In the opening keynote address to the annual American Institute of CPAs’ Practitioners Symposium and TECH+ Conference and the 2012 Association for Accounting Marketing Summit, author and marketing expert Sally Hogshead urged attendees to focus their marketing efforts on what sets them apart, and to understand themselves better in order to fascinate their clients and prospects.
Hogshead, the author of Fascinate and “chief fascination officer” of Fascinate Inc., described fascination as “a powerful emotional state” where others are fully engaged and receptive to your message. She pointed out, however, that the time frame to fascinate a potential client has shrunk—along with their attention spans—down to nine seconds, and so CPAs and accountants need to be able to quickly engage prospects.
She also warned that people often resent having their attention taken without any return. “If you take someone’s time and don’t show how you’re different, you’re taking their attention for nothing,” she said. “It’s better to avoid introducing yourself than wasting their time with a weak introduction.”
Based on research involving over 100,000 respondents, her company has identified seven different fascination “triggers”—power, passion, trust, mystique, prestige, power, alarm and rebellion—that mark an individual’s approach to fascinating others. Everyone uses two triggers primarily, she claimed, one on top and one that underlies and supports the first trigger. Pursuing these, her company has identified 49 personality types created by these combinations; “The Guardian,” for instance, combines power as a primary fascination trigger with trust to create an impression of stability, trustworthiness, and genuineness—Warren Buffett would be a good example, she suggested.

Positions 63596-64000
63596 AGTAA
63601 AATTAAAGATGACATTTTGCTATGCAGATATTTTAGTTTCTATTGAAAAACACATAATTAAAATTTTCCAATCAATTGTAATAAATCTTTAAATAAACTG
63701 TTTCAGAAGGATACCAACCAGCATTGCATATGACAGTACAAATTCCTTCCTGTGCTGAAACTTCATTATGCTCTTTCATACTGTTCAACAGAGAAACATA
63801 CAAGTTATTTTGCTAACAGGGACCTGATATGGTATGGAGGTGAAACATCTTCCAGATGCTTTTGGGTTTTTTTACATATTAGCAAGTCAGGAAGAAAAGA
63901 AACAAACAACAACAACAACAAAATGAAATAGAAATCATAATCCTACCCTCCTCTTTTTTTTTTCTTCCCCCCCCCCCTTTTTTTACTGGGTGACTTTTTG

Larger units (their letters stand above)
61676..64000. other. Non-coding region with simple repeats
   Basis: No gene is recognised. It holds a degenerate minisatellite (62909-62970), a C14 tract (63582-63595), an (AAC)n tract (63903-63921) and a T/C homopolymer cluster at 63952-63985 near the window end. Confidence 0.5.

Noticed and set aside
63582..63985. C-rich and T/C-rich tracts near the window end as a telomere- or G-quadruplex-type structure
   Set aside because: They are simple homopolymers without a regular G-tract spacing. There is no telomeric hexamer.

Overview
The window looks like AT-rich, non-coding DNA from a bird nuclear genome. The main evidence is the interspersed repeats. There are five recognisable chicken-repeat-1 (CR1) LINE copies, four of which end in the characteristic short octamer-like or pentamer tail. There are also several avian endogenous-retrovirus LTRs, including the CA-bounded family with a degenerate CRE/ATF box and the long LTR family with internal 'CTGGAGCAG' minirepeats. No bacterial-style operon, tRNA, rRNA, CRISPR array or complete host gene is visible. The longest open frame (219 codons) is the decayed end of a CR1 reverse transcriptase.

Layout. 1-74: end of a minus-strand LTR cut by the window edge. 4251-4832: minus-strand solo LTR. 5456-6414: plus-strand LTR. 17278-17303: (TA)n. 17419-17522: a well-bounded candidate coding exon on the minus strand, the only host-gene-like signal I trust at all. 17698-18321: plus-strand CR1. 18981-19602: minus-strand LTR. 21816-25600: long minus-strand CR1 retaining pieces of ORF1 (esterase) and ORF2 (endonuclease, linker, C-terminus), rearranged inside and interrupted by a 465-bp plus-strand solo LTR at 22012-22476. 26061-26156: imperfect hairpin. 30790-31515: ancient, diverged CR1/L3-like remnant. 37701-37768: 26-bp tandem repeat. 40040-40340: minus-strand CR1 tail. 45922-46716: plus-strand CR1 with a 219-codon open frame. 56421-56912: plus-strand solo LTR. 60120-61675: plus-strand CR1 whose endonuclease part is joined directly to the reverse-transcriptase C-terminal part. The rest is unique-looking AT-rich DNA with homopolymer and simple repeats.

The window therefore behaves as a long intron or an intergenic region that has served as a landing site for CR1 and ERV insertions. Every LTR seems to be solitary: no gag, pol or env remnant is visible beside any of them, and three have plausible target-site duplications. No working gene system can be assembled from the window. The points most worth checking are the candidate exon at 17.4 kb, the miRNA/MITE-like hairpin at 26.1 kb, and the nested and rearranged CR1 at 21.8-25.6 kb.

Identifying your personality type allows you to focus your nine-second bid to fascinate, and more generally to know and play to your strengths in marketing yourself, building your career, and staffing your firm. For instance, Hogshead noted that while she is passionate and creative, "my biggest gap is following through on details,” so she specifically hires staff who fill that gap for her.
Just as individuals need to be fascinating, so, too, do firms.
“You can either have the biggest [marketing] budget, or you can be the most fascinating,” Hogshead said. "If you don’t have the biggest budget, you have to find something different about you so people can notice and care.”
Firms should avoid spending money just to keep up or to show that they’re on par with other firms. “That’s a waste of money,” Hogshead said. Instead, they should identify and spend money on something that is “unique and distinct” about them.
“Don’t market the thing that makes you the same as everyone else,” she said. “Find just one thing about your firm—the way you send invoices, your hold music, the way you greet clients at the door—one little thing that captures who you are, that people will remember and associate it with you.”
“Your messages should be intelligently polarizing,” she said. “Weed out the clients you don’t want and focus on the message for those you do.”
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